brisk walk
Exams and Revision

Why teens need to schedule a daily, brisk walk into their revision timetable

If your teen is currently in peak revision mode, how often do you remind them to go for a walk? Or, even better, take a walk with them? We all know the difference getting outside and away from our desk makes – especially when we’re feeling stressed, tired or overwhelmed. But, many of us struggle to fit a brisk walk into our schedules. 

Here, we’ve rounded up the latest research and shared four tempting reasons to share with your teen to help them feel motivated to go outside and get moving.

Why exactly is walking so good for you?

When we go for a walk, our brain cells literally build new connections, it helps us think more creatively, lowers anxiety and even helps to improve our sleep. 

Two new studies published in JAMA Neurology and JAMA Internal Medicine found that while a 30-minute daily walk can benefit your physical and mental health, how fast you walk also matters. People who walked around 40 steps per minute or what they defined as ‘purposeful’ walking could lower their risk of heart diseases by 38% and live significantly longer. 

All these benefits and still so many of us find it hard to fit in a brisk walk – especially revising teenagers. Here are four big reasons to help encourage them:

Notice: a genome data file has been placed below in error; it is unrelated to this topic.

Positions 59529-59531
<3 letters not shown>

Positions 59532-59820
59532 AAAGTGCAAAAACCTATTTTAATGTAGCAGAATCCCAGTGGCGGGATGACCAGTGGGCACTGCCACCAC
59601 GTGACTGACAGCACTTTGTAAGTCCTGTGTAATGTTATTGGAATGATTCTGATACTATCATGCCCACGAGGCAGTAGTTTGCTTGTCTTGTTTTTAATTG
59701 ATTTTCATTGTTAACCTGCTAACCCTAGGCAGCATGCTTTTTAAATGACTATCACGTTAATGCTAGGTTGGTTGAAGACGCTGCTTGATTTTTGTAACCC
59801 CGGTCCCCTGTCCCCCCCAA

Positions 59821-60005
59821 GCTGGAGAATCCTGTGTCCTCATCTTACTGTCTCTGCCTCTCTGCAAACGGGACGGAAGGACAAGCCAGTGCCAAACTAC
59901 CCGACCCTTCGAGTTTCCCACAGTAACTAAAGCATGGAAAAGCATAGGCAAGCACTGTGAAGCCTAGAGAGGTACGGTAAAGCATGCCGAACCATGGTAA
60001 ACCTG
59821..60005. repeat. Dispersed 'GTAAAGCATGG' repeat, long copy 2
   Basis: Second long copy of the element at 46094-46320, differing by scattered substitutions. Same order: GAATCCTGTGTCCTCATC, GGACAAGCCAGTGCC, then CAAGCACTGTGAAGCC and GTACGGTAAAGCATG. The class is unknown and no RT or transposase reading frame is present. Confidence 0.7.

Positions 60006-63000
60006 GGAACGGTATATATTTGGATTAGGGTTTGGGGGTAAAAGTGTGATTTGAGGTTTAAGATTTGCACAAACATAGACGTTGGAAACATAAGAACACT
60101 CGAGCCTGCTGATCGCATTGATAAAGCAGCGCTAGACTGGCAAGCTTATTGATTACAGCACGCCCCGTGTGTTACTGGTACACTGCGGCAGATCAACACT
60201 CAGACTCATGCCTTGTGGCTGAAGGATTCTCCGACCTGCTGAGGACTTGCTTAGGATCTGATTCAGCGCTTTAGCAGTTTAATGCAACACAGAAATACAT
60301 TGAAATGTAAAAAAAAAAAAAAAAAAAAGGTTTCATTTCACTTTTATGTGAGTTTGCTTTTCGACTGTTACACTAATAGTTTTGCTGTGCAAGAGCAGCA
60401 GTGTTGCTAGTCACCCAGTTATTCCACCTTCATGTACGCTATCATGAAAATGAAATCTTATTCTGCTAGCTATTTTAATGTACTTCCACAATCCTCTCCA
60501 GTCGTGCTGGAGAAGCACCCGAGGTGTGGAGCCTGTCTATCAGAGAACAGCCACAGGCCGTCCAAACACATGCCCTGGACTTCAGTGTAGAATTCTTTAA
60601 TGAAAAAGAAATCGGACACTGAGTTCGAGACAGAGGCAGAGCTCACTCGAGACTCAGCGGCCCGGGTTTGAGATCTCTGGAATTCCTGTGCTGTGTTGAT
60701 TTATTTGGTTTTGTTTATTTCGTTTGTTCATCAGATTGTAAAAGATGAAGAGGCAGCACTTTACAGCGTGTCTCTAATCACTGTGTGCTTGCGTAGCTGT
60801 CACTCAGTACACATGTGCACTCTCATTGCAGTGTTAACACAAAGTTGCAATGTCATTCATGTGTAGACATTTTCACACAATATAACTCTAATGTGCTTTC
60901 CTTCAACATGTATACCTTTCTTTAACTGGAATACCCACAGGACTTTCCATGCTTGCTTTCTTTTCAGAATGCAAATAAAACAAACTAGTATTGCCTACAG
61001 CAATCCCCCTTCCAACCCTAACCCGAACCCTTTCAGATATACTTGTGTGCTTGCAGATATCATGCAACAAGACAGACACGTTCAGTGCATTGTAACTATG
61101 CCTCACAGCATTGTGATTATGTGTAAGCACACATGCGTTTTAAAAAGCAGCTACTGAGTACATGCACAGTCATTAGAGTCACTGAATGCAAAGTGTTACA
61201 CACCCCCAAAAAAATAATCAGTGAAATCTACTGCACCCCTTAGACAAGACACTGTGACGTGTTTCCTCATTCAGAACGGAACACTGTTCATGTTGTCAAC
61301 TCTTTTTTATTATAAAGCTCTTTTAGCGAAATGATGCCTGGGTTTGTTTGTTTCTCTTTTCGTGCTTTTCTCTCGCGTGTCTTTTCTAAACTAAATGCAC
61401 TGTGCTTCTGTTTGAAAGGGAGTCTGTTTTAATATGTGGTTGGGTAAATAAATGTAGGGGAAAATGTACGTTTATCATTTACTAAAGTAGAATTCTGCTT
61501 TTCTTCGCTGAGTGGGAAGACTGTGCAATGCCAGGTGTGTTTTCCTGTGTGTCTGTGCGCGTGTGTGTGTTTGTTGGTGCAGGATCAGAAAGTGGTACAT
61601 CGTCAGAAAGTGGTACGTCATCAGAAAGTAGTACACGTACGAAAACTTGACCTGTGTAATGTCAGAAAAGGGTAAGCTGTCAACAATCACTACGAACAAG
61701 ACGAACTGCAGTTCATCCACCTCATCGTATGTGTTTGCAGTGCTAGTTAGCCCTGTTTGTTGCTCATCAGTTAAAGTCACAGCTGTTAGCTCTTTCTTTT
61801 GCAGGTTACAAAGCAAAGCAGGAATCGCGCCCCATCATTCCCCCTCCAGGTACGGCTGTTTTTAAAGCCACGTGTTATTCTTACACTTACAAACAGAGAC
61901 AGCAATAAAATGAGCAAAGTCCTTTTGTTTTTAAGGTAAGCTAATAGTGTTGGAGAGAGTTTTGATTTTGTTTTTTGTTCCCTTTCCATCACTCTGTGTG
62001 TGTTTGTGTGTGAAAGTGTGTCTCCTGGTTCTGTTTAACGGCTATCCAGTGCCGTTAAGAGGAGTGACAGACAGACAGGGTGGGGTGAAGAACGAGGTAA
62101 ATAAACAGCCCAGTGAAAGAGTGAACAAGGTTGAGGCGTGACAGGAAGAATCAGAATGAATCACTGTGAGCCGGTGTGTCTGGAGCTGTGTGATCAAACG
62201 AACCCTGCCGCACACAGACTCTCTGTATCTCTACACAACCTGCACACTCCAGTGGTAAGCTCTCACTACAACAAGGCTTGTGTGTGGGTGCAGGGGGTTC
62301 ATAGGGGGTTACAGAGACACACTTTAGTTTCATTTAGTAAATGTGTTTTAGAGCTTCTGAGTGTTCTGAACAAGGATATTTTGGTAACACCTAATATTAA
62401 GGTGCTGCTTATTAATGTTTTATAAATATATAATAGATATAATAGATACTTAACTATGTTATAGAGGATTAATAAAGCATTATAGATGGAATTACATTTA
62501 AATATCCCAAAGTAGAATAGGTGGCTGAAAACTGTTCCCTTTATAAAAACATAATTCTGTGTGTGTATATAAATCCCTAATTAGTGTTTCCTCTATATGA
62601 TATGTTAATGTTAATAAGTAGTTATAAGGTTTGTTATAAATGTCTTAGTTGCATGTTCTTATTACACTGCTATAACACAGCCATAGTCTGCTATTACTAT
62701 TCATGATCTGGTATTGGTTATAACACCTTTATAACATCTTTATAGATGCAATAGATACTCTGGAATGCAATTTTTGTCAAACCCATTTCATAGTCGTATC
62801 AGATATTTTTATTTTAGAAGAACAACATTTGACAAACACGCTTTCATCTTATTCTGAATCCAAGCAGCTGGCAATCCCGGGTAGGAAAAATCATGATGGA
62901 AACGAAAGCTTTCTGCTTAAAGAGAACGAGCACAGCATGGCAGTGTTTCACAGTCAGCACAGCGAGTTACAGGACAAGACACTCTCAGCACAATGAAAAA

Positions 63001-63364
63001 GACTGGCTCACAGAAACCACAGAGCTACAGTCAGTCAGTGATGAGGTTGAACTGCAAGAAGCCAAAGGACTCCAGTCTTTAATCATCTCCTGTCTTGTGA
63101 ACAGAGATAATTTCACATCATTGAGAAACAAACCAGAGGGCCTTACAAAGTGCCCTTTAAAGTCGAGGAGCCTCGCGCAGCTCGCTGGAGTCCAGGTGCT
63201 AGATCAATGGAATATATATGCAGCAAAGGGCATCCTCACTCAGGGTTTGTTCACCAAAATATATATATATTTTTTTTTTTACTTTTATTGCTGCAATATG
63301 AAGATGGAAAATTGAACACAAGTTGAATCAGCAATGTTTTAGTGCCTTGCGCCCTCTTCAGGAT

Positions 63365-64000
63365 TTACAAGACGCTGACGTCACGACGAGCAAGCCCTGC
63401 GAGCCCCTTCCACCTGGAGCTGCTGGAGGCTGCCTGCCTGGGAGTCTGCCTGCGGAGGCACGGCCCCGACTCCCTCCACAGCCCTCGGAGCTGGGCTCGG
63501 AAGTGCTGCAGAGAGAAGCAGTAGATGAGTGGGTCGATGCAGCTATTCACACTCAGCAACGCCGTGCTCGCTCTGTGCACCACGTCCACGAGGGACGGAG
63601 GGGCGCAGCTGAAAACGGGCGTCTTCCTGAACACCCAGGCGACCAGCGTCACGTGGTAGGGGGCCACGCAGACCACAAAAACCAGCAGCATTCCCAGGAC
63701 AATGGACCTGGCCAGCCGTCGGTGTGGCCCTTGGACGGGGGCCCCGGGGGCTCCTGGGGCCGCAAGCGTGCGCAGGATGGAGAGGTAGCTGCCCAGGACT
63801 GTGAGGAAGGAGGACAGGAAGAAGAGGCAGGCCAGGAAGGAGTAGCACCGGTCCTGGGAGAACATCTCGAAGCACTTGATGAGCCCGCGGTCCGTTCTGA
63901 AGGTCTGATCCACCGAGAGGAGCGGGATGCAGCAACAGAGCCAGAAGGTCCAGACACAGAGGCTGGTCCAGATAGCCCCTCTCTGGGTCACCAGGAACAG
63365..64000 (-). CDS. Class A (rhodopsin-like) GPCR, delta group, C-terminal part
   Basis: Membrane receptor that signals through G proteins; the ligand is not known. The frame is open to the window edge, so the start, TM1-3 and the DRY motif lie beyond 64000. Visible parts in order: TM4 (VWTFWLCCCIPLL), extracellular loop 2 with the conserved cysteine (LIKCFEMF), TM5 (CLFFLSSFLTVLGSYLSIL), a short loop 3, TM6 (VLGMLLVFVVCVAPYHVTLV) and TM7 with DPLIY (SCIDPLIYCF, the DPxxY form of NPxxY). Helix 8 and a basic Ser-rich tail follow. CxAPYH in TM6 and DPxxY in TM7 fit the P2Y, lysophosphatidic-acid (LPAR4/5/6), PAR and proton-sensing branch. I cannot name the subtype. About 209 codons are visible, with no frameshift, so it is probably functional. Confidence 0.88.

1. Walk to improve your creativity

According to Stanford University, walking boosts creative inspiration. They studied creativity levels of students while they walked compared to when they sat, and found that creative output increased by around 60% when walking. Whenever your teen is stuck in a rut or struggling with an essay, remind them of this!

2. Walk for perspective

From exam stress, social pressures and scary news stories, the world might feel like a lot for your teen right now. When they need a little perspective, remind them that a stroll outside, preferably in nature, can give them space to reflect and refresh. 

3. Walk to sleep better

If revision and exams are playing havoc with their sleep, science has proven that a daily walk can improve sleep quality, particularly for young adults. Even better, if they can fit in a morning walk, the bright early light can help to regulate their sleep rhythm and improve their mood. 

4. Walk to be more productive

If your teen wants to feel more productive and focused, gently encourage them to swap the coffee for a walk. Recent studies have found that walking in nature can increase how engaged you feel with your learning. While one study in Finland found that a walk during a lunch break can help students and workers recover from stress.

How to power up your brisk walk

  • Listen to a podcast or audiobook – as long as your teen can do this safely, listening to a fun podcast while walking can boost their creativity and help prevent them getting bored.
  • Try a walking meditation – if they’re feeling overwhelmed, a guided walking meditation can help to lower their stress hormone levels and help them self-regulate. 
  • Walk with a friend – it can be tough for them to blow off steam during the revision period, so suggest they mix their walk with a catch up.
  • Step up the pace – they can make walking part of their workout routine if they add intervals to their pace. Encourage them to try walking fast enough for a minute to raise their heart rate, and then recover for a few minutes before repeating.

If your teen could do with more revision tips and tricks, our tutors are study experts who did the same exams as them in the past few years. Find the right tutor for them here

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